But let's move on. After these two rather sad experiences, I met up with Julian and we headed to the Ebisu Beer Museum. I'd been there once before with Ana and Damien, the time Ana's friends Heather and Jeremy came to visit, but Julian hadn't, so we had a couple of the rarer brews there. His girlfriend Atsumi showed up, then we headed to Shibuya to visit another brewpup, the Auldgate, that I'd been to before. We met up with a friend I'd made last weekend, Yuriko, who lives and works in Narita.
By that time there was a fine mist coming down, the prelude to a tropical storm that blew up and finally passed over this morning (Monday). Yuriko and I went to a Spanish tapas bar near Tokyo station that was excellent, if a bit pricey. It's definitely a place for drinks, though the food can get pricey once you get started. We wrapped up the evening wandering around the area, where we were able to spot a few of the Cow Parade Tokyo cows. I'll try and get back up there soon to see the rest of them, probably when I have to go pick up my camera. Bastards.
So while Sunday was a day of action and moving about, today was a day for not really doing anything. Just a bit of vacuuming and hanging around the house while the storm raged outside. It lightened up about 4pm, so I could get some food shopping in and take in a coffee shop where I launched into An Inconvenient Truth, the global warming book by Al Gore. The book's big and thick, I think I ended up with the coffee table version, released after the movie. The pictures are beautiful, National Geographic-quality, with lots of detailed information. I'm about 20% through it now, so I'll try and write more after I finish. There isn't much writing, it's almost like they pasted the notes from Gore's powerpoint presentation onto the relevant photos. But it's a good read, especially since I won't be able to see the movie itself for a while.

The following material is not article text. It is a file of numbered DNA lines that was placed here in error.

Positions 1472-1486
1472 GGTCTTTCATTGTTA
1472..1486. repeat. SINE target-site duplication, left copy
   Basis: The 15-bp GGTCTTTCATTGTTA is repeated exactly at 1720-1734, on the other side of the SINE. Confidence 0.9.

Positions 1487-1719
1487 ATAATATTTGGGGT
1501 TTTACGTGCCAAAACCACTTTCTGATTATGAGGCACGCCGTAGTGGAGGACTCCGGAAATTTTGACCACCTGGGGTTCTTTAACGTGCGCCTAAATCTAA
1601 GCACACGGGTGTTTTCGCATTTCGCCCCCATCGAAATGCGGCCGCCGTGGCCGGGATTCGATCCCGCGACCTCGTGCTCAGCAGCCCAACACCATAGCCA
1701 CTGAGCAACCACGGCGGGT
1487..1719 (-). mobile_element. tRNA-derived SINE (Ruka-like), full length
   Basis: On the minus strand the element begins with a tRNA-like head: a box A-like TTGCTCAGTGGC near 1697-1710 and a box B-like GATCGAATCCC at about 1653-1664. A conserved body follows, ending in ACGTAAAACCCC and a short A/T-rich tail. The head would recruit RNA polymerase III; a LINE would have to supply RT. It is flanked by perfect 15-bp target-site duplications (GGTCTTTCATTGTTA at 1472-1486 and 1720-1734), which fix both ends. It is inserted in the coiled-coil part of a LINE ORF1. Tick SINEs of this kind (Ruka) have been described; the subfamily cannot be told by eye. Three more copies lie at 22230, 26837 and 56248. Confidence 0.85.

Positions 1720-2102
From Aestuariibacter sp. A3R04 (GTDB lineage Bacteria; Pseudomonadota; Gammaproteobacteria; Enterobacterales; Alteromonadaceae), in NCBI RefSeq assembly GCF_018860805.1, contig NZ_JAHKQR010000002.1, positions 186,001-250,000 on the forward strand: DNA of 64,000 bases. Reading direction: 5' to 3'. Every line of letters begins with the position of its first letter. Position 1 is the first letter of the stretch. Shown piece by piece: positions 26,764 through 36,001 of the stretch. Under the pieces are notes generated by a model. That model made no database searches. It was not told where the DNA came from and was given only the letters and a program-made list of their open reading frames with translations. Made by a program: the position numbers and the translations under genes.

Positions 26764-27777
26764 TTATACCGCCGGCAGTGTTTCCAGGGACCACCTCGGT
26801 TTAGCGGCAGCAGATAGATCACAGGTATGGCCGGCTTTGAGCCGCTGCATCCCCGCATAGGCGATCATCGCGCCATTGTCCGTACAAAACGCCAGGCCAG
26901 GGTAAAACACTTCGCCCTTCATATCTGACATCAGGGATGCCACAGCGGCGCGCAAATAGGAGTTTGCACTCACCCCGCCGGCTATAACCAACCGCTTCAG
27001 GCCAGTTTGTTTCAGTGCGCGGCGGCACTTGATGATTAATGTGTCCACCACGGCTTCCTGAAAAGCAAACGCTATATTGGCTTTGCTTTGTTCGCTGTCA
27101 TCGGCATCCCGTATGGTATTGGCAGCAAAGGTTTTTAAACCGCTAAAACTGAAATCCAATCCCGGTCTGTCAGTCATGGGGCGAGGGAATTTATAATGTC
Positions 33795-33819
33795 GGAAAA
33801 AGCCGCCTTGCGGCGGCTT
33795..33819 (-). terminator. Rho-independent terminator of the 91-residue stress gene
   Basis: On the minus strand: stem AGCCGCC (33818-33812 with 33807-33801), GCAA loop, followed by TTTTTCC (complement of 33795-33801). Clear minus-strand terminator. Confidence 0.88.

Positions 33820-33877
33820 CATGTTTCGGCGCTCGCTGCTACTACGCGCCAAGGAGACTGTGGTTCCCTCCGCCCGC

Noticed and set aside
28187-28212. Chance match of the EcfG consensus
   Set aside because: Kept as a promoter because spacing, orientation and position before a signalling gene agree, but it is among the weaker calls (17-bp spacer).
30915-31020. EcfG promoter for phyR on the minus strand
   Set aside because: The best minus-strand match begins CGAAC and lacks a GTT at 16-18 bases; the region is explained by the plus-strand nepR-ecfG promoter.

Well, off to cook lunch for this week, and maybe have the bottle of "Bishop's Finger" ale that Julian brought back from England for me.
Saturday, September 16, 2006
The special school was fun. It wasn't as mentally trying as the first time I went there, perhaps in part because another ALT was scheduled there 3 of the days as well. So we could chat during breaks and I had someone to walk back to the station with when we finished. It was certainly nice, I miss that sort of comraderie sometimes.
This weekend is a 3-day weekend. Monday's some sort of holiday. I don't know which one, and I'm too lazy to look, but I'm sure none of the Japanese know, either. Tomorrow there's a craft beer festival in Tokyo, so I'll head up there with Julian. It'll give me a chance to go to Akihabara and harass the bastards who sold me my camera, which broke halfway into my Thailand trip and prevented me from taking decent photos of the sights there. They've also have Cow Parade Tokyo going now, so I'd like to check that out as well.
That's the plan, anyway. I'm going to play hookey from the gym today and take a walk to Enoshima island with Julian.
Tuesday, September 12, 2006
The bar used to be really good. The owner/bartender, Hector, was awesome as always, but the crowd and atmosphere seems to have declined somewhat. I think it's because the people who show up now seem to be just kids and a very few older guys. There isn't really anybody in their 20s unless I've brought them. Julian, Kim and I finished up the night in a Matsuya downing cheap grub before Kim caught the first train back and Julian and I wobbled home around 5:30am. I guess it's a good night when you have to peel the contacts from your eyeballs.
Saturday, September 02, 2006
That little dot in the upper-lefthand corner? That's Wake Island, which they evacuated some days ago. And here's where Ioke's headed:
Usually, when my area gets hit by a typhoon, it's already run its course over southwestern Japan and used up some of it's energy. Now, it looks like it's going to hit us directly. Yay.
(Via, The Intersection, who's got running reports on it and other storms)